Fig. 7

Schematic model of the horizontal transfer of PHRPA from an unknown donor. We found multiple RPA homologs in some species. It remains unclear if this is the result of gene duplication events in these lines and/or if there were multiple RPA precursors from different donors. Phylogenetic analysis indicates that PHRPA has evolved in parallel to the eukaryotic core RPA protein and was later introduced into the common ancestor of mono- and dicotyledonous plants. The PHRPA donor, however, remains unknown

In Prokaryotes (bacteria and archaea), horizontal gene transfer is common and and it is believed to be a major mechanism for adaptation [39]. It becomes more and more evident that horizontal transfer is also a common process in eukaryotes. For example the extremophilic red alga Galdieria sulphuraria exhibits a enormous metabolic flexibility which it acquired by various genes from different bacteria and archaea [40]. Like genes, also TEs (if they are not the vector for gene transfer themselves) can be transfered between hosts. Often this involves intermediate vectors such as blood feeding insects or pathogens carrying bacteria or viruses to their new hosts. For example in 24 species of the insect order Lepidoptera two non-autonomous Helitrons were identified which were also found in the genomes of several double-stranded DNA polydnaviruses [41]. In plants, up to two million horizontal TE transfers only of LTR-retrotransposons were suggested by a comparative analysis among flowering plants [42].

However, what makes the case of PHRPA special is that the proposed horizontal transfer resulted in a successful new type of TE whose widespread distribution in monocots and dicots suggests advantages over normal Helitrons lacking this gene. Indeed, Dong et al. [43] described how stepwise acquisition of gene fragments can produce elements of increasing complexity.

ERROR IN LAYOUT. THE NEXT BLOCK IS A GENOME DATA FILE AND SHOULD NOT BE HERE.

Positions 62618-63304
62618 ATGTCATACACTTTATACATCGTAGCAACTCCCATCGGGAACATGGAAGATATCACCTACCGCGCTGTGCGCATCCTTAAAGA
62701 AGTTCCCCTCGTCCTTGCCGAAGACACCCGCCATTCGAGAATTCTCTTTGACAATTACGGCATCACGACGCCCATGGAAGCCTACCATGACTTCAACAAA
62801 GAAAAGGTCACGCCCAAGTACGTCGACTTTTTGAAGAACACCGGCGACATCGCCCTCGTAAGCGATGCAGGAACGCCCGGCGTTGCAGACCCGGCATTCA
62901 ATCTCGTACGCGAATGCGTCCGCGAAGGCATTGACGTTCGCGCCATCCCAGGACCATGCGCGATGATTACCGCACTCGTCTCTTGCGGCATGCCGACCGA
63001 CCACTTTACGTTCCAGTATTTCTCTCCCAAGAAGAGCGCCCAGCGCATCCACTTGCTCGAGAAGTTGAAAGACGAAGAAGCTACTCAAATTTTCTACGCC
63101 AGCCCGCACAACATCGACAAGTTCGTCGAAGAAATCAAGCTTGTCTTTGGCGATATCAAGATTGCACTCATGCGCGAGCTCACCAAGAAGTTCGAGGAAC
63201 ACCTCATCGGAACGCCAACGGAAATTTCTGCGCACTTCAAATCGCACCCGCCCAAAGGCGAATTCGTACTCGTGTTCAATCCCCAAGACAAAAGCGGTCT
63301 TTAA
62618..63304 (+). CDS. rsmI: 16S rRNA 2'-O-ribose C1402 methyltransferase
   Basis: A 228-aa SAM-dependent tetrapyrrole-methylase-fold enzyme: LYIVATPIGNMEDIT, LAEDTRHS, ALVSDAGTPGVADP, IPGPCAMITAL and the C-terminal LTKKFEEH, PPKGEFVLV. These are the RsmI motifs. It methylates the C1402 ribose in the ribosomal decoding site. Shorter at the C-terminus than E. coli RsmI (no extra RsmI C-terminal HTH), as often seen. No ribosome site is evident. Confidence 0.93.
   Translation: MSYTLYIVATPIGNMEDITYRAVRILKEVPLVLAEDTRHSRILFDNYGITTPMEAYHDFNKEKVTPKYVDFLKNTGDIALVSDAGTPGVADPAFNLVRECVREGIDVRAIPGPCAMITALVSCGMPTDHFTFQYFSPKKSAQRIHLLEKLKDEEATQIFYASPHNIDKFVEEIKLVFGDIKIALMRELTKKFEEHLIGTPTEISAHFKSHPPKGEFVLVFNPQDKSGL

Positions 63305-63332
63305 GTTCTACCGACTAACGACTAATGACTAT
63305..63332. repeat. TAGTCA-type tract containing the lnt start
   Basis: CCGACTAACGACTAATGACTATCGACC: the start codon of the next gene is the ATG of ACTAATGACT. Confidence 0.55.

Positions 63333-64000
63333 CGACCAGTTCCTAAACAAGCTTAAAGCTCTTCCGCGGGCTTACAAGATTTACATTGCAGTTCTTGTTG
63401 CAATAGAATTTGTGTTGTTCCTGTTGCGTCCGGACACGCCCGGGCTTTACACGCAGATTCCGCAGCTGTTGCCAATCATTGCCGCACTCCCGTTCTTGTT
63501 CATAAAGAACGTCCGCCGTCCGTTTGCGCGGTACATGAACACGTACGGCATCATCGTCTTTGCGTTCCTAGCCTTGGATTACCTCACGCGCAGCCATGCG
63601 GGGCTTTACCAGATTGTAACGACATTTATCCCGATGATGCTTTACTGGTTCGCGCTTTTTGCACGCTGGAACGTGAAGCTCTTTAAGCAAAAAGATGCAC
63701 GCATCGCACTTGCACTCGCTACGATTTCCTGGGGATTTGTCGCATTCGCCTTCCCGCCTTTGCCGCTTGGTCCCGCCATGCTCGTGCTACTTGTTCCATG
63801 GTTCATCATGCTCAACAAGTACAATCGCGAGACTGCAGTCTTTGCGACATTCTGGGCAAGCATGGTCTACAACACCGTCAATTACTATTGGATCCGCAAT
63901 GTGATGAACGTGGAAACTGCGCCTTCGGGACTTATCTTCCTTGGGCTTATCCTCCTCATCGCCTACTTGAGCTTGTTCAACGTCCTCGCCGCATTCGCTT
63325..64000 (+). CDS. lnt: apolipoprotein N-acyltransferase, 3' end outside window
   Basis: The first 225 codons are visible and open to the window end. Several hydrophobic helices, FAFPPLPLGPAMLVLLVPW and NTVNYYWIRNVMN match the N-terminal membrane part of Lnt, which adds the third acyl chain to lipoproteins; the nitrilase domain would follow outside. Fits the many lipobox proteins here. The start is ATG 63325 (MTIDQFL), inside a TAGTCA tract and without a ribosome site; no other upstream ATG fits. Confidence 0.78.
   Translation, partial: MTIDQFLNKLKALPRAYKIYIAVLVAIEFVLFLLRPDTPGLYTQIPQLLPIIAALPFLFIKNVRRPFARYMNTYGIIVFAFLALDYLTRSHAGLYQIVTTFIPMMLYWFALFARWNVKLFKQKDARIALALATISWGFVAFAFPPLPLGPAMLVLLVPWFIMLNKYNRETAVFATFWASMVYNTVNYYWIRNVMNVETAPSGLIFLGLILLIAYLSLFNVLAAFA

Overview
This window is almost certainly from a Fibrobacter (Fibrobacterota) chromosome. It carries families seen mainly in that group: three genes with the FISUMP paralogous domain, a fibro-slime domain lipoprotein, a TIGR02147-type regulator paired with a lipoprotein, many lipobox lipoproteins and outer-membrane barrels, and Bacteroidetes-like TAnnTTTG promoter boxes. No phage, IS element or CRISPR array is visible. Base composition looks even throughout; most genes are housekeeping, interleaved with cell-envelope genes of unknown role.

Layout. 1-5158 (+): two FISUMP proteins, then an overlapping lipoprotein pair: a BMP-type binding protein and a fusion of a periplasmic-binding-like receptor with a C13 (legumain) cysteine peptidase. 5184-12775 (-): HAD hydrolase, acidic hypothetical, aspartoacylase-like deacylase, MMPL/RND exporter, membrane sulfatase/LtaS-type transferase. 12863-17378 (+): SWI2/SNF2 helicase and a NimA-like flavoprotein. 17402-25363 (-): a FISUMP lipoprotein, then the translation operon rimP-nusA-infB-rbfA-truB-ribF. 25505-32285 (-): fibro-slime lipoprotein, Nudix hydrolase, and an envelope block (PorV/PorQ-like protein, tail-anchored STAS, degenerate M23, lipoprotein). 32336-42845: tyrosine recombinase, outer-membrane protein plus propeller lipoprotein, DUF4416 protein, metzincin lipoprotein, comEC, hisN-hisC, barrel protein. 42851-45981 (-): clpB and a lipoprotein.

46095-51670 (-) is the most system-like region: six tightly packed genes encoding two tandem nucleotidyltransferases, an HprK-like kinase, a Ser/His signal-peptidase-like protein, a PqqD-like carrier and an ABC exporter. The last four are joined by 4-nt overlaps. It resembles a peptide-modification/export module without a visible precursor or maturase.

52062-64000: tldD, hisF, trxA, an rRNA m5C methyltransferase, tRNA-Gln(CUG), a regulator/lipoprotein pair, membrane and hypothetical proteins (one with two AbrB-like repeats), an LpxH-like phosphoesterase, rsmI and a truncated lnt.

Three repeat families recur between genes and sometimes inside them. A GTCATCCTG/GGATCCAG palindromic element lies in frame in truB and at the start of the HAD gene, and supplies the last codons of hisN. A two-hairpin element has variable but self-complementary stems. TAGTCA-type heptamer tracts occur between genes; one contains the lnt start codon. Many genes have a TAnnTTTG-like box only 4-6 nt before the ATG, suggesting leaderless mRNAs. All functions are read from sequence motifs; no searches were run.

Interestingly, our analysis also suggests that RPA homologs in Drosophila, called Helentrons, might also have been acquired though horizontal transfer. But the phylogenetic analysis indicates that they are of an even more distant origin. Furthermore, highly divergent RPA homologs were also found in Helitrons of zebrafish and starlet sea anemone [12]. However, here we were not able to identify any homology to PHRPAs, which is why they were not included in our phylogenetic analysis. Thus, it appears that Helitrons acquired single-strand binding proteins at least three times independently during evolution, suggesting convergent evolution.

A model for the evolution of semi-autonomous and non-autonomous plant Helitrons

Our data suggest that the numerous non-autonomous Mothra elements are mobilized by a single mother element. Surprisingly, this putative mother element encodes for PHRPA but not for a RepHel protein. We speculate that the mother element might itself be depending on a related and fully autonomous element. Indeed, we found one candidate Helitron family that shows strong homology with the RPA protein and the termini of the Mothra mother element. We referred to that Helitron family as the Mothra sister-family.

Based on these observations, we propose a model which introduces the putative mother element as an additional level of “semi-autonomy” (Fig. 8). We assume that the ancient Helitron consisted of a RepHel gene and probably the structural features like the 3' hairpin that we find to be common in all Helitrons. According to our model, the PHRPA protein was then introduced in the common ancestor of mono- and dicots via horizontal transfer 145–300 mya [32, 33] where it got acquired by the progenitor of all RPA containing plant Helitrons (discussed above). We propose that at a later point, one Helitron lineage lost its RepHel gene, resulting in the putative Mothra mother element that only contains the PHRPA gene. This semi-autonomous element would still fulfill some functions in the transposition process but would rely on the RepHel protein provided by the Mothra sister-family. Loss of internal sequences is common during transposition of Helitrons [43]. Furthermore, the evolution of non-autonomous transposable elements has been described in virtually all TE superfamilies [16].
Fig. 8